[Stata] Data cleaning 5: Working with scales and creating summary variables (gen, egen, and alpha)

Scales are composite measures that combine multiple items or questions into a single score. They are often used in social science research to measure latent constructs such as attitudes, beliefs, or preferences. For example, a researcher might use a scale to measure the level of life satisfaction or depression (using PHQ-9, for example).

To create and analyze scales in Stata, we need to use some commands that can manipulate variables and calculate summary statistics. In this post, we will introduce three such commands: gen, egen, and alpha with an example of the GAD-7 scale.

The GAD-7 scale is a popular tool for assessing anxiety. It consists of seven items that measure the frequency of various symptoms of generalized anxiety disorder in the past two weeks. Each item is rated on a 4-point scale from 0 (not at all) to 3 (nearly every day). The total score ranges from 0 to 21, with higher scores indicating more severe anxiety.

gen command

We can use the gen command to create new variables based on existing ones. For example, we can create a variable that sums up the seven items to get the total score:

gen anxiety = gad1 + gad2 + gad3 + gad4 + gad5 + gad6 + gad7 // for total score
gen anxiety = (gad1 + gad2 + gad3 + gad4 + gad5 + gad6 + gad7)/7 //for average scroe

You can check the distribution of the composite score using histogram, codebook, or sum commands.

egen command

We can also use the egen command to create new variables based on some function of existing ones. For example, we can use the rowmean function to create a variable that calculates the average score of the seven items:

egen anxiety = rowtotal(gad1-gad7) // for total score
egen anxiety = rowmean(gad1-gad7) // for average scroe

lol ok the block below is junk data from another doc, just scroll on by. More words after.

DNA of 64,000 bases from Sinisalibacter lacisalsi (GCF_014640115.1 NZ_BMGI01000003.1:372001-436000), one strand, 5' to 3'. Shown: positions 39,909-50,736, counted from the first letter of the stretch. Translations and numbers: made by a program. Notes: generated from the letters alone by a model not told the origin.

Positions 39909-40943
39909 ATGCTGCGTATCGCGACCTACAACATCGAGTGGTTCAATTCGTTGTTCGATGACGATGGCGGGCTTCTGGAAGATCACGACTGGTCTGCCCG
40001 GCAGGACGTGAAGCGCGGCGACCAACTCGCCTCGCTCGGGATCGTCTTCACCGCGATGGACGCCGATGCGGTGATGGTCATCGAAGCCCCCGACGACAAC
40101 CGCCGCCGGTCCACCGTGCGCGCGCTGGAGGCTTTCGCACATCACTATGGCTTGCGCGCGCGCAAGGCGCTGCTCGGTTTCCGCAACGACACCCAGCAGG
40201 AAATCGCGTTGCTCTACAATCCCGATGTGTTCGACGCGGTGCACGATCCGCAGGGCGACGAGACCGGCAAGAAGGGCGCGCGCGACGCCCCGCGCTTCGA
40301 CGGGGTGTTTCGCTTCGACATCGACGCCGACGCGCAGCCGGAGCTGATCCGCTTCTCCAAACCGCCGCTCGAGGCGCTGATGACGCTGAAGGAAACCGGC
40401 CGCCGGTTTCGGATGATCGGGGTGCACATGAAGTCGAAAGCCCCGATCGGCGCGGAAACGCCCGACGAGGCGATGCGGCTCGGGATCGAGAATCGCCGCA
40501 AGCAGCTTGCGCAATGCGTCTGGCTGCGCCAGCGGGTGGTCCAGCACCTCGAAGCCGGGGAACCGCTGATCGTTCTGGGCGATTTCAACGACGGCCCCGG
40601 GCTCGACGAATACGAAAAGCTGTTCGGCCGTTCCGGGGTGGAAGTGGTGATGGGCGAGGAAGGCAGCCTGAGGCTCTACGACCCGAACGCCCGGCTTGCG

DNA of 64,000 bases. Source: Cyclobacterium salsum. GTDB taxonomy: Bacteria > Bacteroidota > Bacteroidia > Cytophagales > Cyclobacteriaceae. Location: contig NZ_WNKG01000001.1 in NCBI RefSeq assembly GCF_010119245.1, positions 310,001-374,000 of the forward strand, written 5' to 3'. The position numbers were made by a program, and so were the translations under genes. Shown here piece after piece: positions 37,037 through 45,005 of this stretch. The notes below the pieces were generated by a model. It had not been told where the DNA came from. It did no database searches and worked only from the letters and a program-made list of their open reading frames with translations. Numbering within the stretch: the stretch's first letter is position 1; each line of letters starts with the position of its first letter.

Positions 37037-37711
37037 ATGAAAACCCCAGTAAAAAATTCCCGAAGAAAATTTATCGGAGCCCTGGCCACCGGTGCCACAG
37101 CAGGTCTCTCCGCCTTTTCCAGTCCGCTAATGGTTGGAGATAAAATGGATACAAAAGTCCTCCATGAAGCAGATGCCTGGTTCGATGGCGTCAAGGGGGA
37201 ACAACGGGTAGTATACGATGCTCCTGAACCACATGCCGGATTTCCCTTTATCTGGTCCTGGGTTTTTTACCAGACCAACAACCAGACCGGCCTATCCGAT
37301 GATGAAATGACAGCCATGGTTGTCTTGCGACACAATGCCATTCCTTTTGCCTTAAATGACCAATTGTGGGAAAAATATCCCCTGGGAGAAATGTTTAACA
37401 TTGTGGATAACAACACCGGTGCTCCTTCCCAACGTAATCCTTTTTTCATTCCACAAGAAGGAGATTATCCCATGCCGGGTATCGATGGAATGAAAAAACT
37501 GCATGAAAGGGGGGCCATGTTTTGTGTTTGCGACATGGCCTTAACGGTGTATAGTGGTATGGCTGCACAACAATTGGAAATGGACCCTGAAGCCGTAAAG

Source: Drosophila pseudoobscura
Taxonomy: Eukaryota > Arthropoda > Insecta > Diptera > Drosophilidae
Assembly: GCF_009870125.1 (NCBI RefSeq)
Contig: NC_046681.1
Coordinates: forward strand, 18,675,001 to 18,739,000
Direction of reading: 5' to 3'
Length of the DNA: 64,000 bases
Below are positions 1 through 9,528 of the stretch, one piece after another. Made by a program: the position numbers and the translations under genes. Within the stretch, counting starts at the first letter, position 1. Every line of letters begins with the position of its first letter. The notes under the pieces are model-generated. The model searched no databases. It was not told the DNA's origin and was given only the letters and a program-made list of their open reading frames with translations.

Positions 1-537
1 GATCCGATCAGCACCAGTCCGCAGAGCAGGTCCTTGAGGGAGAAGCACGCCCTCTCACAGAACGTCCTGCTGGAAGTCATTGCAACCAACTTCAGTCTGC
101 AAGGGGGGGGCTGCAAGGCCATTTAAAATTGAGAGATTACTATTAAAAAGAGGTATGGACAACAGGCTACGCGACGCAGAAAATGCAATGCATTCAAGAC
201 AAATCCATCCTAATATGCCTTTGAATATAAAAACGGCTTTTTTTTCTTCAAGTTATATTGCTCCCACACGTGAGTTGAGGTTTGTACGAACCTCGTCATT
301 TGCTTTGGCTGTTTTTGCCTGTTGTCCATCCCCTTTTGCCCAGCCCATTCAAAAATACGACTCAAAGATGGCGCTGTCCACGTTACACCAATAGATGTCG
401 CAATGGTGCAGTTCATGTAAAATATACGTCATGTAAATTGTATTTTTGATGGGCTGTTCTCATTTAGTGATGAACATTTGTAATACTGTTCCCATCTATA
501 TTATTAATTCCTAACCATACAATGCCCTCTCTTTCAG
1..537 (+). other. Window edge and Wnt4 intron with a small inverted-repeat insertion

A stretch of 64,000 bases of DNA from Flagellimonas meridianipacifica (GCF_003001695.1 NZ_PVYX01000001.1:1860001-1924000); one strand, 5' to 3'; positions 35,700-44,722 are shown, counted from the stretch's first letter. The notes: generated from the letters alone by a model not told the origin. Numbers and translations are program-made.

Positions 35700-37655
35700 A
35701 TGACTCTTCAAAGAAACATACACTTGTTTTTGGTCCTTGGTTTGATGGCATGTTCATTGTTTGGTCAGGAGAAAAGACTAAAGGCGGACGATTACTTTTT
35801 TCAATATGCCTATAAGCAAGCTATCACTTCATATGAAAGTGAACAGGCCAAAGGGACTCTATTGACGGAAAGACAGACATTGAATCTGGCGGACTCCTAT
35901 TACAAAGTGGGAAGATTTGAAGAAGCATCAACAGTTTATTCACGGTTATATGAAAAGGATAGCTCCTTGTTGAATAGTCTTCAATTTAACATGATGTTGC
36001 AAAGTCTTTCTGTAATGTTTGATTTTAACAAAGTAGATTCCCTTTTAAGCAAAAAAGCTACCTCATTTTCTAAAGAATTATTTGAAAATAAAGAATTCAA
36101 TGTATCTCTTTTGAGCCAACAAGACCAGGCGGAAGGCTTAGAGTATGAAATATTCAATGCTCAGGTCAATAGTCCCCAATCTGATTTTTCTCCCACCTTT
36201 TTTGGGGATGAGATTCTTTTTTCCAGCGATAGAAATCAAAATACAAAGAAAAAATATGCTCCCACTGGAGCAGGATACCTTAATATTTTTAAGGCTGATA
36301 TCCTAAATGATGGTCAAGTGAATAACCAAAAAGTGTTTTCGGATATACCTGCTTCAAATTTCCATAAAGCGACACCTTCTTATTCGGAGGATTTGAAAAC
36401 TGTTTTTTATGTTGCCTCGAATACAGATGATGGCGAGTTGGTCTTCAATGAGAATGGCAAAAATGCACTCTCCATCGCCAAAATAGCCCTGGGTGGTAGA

Tip. Difference between gen and egen

The difference between gen and egen in terms of dealing with missing values is that gen treats missing values as the largest possible value, while egen has various options to handle missing values depending on the function used

The rowmean() function of egen calculates the mean of the values in each row, ignoring any missing values. For example, if you have a dataset with three variables x, y, and z, and you want to create a new variable that is the mean of x, y, and z for each observation, the following two commands will return the same number of missing values in the composite score.

egen meanxyz = rowmean(x y z)
gen meanxyz = (x + y + z) / 3 if !missing(x, y, z)

The rowtotal() function of egen has a missing option that allows the user to specify how to treat missing values in the sum. The default behavior of rowtotal() is to return a missing value if all the values in the row are missing, and to ignore any missing values otherwise. The count() function of egen also has a missing option that allows the user to include or exclude missing values in the count. The default behavior of count() is to exclude missing values.

In general, egen provides more flexibility and control over how to deal with missing values than gen, but it also depends on the specific function and options used. I personally prefer to use gen command to be more conservative in terms of dealing with missing values, so that I can decide how to deal with them later. It is advisable to check the documentation of each egen function for details on how it handles missing values.

alpha command

We can use the alpha command to compute the internal consistency and Cronbach’s alpha for the scale formed from the seven items. Cronbach’s alpha is a measure of internal consistency or reliability of a scale. It ranges from 0 to 1, with higher values indicating more reliable scales.

alpha gad1-gad7, item label

The output also shows a table with variable labels and statistics for each item. We can see that all items have high item-test and item-rest correlations, indicating that they are measuring the same construct. We can also see that dropping any item would lower Cronbach’s alpha, suggesting that all items are contributing to the reliability of the scale.

  • June 5, 2023